5. The cosmic language of verses 24b-25 has antecedents in the Old Testament prophets, where it is used to highlight the theological significance of catastrophic historical events – the defeat of Babylon by the Medes (Is. 13:10), for example, or the threat of a military attack against Jerusalem (Joel 2:10). Nothing can be demonstrated conclusively – we are at liberty to deny that Jesus thinks and speaks here as a Jewish prophet and to insist that his language should be taken literally. But there are adequate historical and literary grounds, nevertheless, for the supposing that Jesus self-consciously borrowed this symbolic language in order to characterize the foreseen destruction of the temple as a decisive act of divine judgment on a corrupt and rebellious people. There is undoubtedly a change of ‘register’ here, as Gustavo argued, but there is no reason to think that it points to a major temporal disjunction: indeed, Mark is at pains to stress (Matthew all the more so with his inserted ‘immediately’: Matt. 24:29) the temporal contiguity of the realistic narrative and the symbolic narrative: the symbolic interprets the realistic, the poetic interprets the parenetic, theology interprets history.

6. The dramatic events in the heavens also, naturally, anticipate the appearance of the Son of man coming in clouds with great power and glory brought before the throne of God to receive : the disaster of AD 70 will be the ground, or at least the starting point, for the vindication of that community which identifies itself with the Son of man. In Daniel 7:13-27 the figure ‘like a son of man’ represents the righteous in Israel against whom Antiochus Epiphanes made war; he is given ‘dominion and glory and a kingdom, that all peoples, nations, and languages should serve him’. Jesus has remarkably made this his own story, but not to the exclusion of the community of the ‘saints’, which is the point of the sending out of the angels to gather in the elect.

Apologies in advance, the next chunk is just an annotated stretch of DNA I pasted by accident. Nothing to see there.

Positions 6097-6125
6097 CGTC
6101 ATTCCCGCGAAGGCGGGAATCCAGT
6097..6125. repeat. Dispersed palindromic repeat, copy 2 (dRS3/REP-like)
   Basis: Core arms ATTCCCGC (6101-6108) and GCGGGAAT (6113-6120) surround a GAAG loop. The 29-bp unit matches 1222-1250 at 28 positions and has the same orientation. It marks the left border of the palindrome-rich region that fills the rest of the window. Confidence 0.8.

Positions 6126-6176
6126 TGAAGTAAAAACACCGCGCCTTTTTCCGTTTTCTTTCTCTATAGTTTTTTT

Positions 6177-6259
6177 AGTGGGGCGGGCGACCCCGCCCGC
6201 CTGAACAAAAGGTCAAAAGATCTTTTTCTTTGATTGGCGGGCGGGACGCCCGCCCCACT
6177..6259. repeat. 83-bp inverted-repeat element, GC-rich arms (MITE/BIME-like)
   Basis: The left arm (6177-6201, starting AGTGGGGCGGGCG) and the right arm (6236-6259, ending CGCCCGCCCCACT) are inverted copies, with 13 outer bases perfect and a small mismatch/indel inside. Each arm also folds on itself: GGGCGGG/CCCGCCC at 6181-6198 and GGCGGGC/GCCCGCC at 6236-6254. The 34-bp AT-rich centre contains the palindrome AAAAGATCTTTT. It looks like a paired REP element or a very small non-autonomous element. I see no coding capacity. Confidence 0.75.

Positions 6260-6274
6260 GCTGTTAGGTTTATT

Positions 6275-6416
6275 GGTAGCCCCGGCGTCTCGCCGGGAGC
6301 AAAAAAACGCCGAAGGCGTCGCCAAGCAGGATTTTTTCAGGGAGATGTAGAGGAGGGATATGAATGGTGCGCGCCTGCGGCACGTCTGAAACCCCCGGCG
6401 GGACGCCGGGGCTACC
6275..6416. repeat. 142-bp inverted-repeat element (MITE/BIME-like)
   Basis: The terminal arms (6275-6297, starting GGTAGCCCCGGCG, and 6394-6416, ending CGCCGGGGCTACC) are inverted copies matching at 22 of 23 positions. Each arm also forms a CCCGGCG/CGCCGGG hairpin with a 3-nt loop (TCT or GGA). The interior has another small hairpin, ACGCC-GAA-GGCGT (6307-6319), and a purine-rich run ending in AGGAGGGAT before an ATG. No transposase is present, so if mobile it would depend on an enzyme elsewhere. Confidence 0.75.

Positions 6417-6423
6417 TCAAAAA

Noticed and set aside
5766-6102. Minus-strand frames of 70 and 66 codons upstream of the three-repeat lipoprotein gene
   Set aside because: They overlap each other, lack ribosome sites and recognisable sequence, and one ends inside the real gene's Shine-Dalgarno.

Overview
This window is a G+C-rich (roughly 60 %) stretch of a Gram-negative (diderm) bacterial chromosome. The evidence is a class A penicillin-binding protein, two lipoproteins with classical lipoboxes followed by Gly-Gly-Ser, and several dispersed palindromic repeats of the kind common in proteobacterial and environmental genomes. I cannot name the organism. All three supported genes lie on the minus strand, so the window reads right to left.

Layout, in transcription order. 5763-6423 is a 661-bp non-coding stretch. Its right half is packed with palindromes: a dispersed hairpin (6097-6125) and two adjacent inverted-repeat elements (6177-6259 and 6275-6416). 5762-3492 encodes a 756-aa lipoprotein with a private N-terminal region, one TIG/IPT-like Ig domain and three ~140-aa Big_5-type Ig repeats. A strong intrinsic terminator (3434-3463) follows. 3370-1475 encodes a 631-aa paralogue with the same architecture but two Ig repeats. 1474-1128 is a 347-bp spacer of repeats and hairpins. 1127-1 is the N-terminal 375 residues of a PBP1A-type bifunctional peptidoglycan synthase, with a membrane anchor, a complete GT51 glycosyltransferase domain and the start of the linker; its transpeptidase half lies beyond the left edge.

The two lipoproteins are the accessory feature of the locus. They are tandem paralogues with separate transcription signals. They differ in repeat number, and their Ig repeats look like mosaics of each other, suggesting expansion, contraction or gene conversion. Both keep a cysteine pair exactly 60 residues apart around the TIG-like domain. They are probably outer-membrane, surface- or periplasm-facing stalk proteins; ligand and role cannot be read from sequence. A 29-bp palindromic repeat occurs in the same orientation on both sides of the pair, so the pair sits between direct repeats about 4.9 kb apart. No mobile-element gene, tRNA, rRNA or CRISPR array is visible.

7. The Son of man coming in clouds and the ‘abomination of desolation’ (Mark 13:14) belong to the same apocalyptic narrative and, therefore, the same timeframe: the ‘abomination that makes desolate’ is introduced into the sanctuary by the troops of Antiochus Epiphanes (Dan. 11:31; 12:11), the king who oppresses the ‘saints of the Most High’, represented by the symbolic ‘Son of man’ figure. Mark 13:24-27 is God’s response to the foreseen desolation of the temple by the armies of Titus: under these specific circumstances, if Jesus’ disciples remain faithful and steadfast, they will share in his public vindication as the Son of man. There is no basis, therefore, for the argument that verses 24-27 have no thematic connection with either the disciples’ question in 13:4 or Jesus’ predictions in 13:5-23.

8. Since Mark’s Son of man already has much power and glory when he appears, it is likely that this is not the coming of the Son of man to the throne of God to be vindicated but the coming of Jesus as the Son of man who has received kingdom and glory and dominion for the purpose of delivering his elect from their suffering and including them in his vindication. This is the climax to the instructions that Jesus gives to his disciples: they are not to be led astray, they are not to be alarmed, they are to be on their guard, they must persevere in carrying the good news of what God is doing for Israel to the nations, they must not listen to the voices of false christs and false prophets, because eventually they will see new leaves appearing on the branch and they will know that the end of the suffering is not far away, that their deliverance and vindication are at hand. As in the case of the judgment of the sheep and the goats in Matthew 25:31-46, what Jesus presents here is not a universal prospect (not a final ‘second coming’ at the end of history) but a hope specifically addressed to the vulnerable communities of his disciples as they proclaim the sovereignty of Israel’s God first to Israel itself, then to the pagan world.

9. The elect who are gathered to participate in the kingdom, glory and dominion that have been given to Jesus are the same ‘elect’ for whose sake the period of suffering has been cut short (13:20). If Mark 13:5-23 has in view the concrete and realistic circumstances of the disciples whom Jesus has chosen as divine judgment overtakes Israel in the form of war, destruction and dislocation, so too does the symbolic language of 24-27: the gathering of the elect from the across the world into which they have been sent as heralds stands for their ultimate security and vindication before God.